I disagree with you.
Chances are those four words made you uncomfortable. Do we have a conflict here? Conflicts make most people uncomfortable. You’re probably uncomfortable now. This is an article about disagreeing.
What we have here is a communications issue.
You’ve been there. You’re in a meeting thinking, “No… this is all wrong.” You want to speak up, but left the meeting without doing so. You could have. You should have. But you didn’t. Perhaps you didn’t know how to disagree in a productive way.
Let’s hear from experts on the subject.
Joel Garfinkle, is the author of Getting Ahead: Three Steps to Take Your Career to the Next Level, and one of today’s top executive coaches. Joel writes, “Sharing your opinions during meetings—even if they are contrary to what others might be saying—is necessary for others to see you as part of the conversation.”
He believes you need not attend the meeting at all if you don’t have something to say. “People only become aware of your experience, knowledge capital, and expertise if you share at meetings,” writes Garfinkle.
“Your coworkers lose because they don’t get the benefit of your opinions and knowledge. They miss out on the suggestions and valuable information you could potentially share. Good leaders want people who disagree. They want to be challenged with counter opinions.”
Margaret Heffernan has much to say on the subject. Heffernan, author of The Naked Truth: A Working Woman’s Manifesto about Business and Willful Blindness: Why We Ignore the Obvious at our Peril, is described on Wikipedia as a voice “of critical challenge” who takes little at face value and regularly questions received wisdom.
In an exciting 12-minute presentation on TEDTalks, she makes the case that “thinking partners” aren’t echo chambers—or shouldn’t be.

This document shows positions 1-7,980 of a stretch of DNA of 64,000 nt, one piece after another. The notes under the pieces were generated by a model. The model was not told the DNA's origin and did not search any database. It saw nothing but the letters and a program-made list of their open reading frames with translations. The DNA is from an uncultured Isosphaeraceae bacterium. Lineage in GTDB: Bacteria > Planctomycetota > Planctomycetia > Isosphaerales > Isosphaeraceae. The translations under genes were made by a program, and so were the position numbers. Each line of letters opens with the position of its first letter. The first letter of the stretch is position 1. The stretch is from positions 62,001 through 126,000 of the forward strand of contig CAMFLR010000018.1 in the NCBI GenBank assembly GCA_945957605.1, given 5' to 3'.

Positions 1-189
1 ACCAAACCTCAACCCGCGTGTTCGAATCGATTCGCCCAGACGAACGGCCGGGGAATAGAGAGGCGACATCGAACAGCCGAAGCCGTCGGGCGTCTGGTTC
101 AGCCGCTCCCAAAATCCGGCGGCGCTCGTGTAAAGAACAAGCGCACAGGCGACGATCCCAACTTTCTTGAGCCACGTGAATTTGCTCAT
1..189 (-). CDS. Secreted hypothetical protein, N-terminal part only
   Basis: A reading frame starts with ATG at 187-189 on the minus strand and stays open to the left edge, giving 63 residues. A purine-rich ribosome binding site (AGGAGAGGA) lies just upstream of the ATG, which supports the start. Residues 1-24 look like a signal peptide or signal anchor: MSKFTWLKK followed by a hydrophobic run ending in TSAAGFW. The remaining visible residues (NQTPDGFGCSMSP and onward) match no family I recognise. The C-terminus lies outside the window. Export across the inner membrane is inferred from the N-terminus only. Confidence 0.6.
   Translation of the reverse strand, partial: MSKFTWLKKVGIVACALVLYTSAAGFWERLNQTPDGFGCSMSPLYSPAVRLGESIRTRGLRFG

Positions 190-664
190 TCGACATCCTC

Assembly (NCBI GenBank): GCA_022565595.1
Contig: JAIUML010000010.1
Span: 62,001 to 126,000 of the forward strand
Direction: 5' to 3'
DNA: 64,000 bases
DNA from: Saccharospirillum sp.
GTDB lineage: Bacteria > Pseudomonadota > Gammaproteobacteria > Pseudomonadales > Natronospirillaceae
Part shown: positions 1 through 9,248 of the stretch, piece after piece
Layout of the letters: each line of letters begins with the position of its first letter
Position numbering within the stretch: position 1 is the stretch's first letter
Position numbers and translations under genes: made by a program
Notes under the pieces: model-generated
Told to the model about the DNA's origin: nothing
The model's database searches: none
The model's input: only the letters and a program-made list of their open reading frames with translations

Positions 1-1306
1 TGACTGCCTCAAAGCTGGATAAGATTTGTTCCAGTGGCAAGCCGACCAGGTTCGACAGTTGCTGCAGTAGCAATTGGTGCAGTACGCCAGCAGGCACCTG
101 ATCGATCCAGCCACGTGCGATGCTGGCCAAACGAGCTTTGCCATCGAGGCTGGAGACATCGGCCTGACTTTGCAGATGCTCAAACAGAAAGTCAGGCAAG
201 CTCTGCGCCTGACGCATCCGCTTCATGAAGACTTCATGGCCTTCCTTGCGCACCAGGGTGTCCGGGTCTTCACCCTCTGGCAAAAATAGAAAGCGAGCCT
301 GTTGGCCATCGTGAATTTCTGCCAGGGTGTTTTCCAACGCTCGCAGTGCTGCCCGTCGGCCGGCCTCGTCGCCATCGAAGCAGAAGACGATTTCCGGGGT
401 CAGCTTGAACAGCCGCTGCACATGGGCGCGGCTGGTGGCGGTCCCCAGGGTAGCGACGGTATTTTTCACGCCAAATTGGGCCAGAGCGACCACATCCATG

Margaret claims organizations often refuse to think because the people inside of them are too afraid of conflict. She tells the audience when we dare to break the silence—when we create conflict—we enable ourselves and the people around us to do their very best thinking. Amen Margaret.
Disagree like a pro.
Here are some helpful tips for making disagreements productive and professional.
Share your knowledge
Speak up. Share your expertise without being fearful. Become a valuable part of the conversation making sure your ideas are heard.
Be a mirror
When disagreeing, repeat what you disagree with. Help the group know you’re listening and understand. When this is clear, they are far more likely to listen carefully to your point of view.
Prepare to disagree
When you’re headed to a meeting you know will include some disagreement, prepare yourself by imagining reasons why others might question your opinion. Come up with logical arguments to counter the viewpoints.
Believe in your importance and be confident you have expertise and value. Then, when sharing, elevate the conversation to another level.
Think about the goal
The goal is to solve the problem. So remember your opinion might counter the popular opinion, but you’re there to help find a solution. This type of mentality should help you overcome the fear of rejection.
Lincoln Mullen, a contributor to the ProfHacker blog offers a series of tips for disagreeing with civility. Disagreement is easier to deal with from friends. Build relationships with colleagues and you earn the right to disagree with them.
- Make your questions empirical. Propose questions that can be answered with evidence rather than opinion.
- Skip the small stuff. Focus on the telling points.
- Don’t be offended by the truth.
- Ask questions instead of making arguments.
- Have at least one specific reason why you know the idea won’t work.
- Provide an alternative idea and explain why it’s better.
Separate the people from the problem. As I hit on earlier, the goal is to solve the problem and for a disagreement to be a healthy and productive one, all parties involved must remind themselves of this. Take the initiative to do so if the disagreement becomes personal. It shouldn’t be.
In his interesting Prezi presentation, Managing Conflict Productively, by Taylor McCarthy, you’re reminded to separate the people from the problem. Aim to extract the emotions, which are bound to cloud objectivity. Avoid seeing the counter-argument as “the enemy.” It’s simply another perspective.
Coming out of a disagreement with a healthy exchange of new ideas relies on negotiation skills and objectivity. Hopefully, some of the tips shared here will make your disagreements good for business.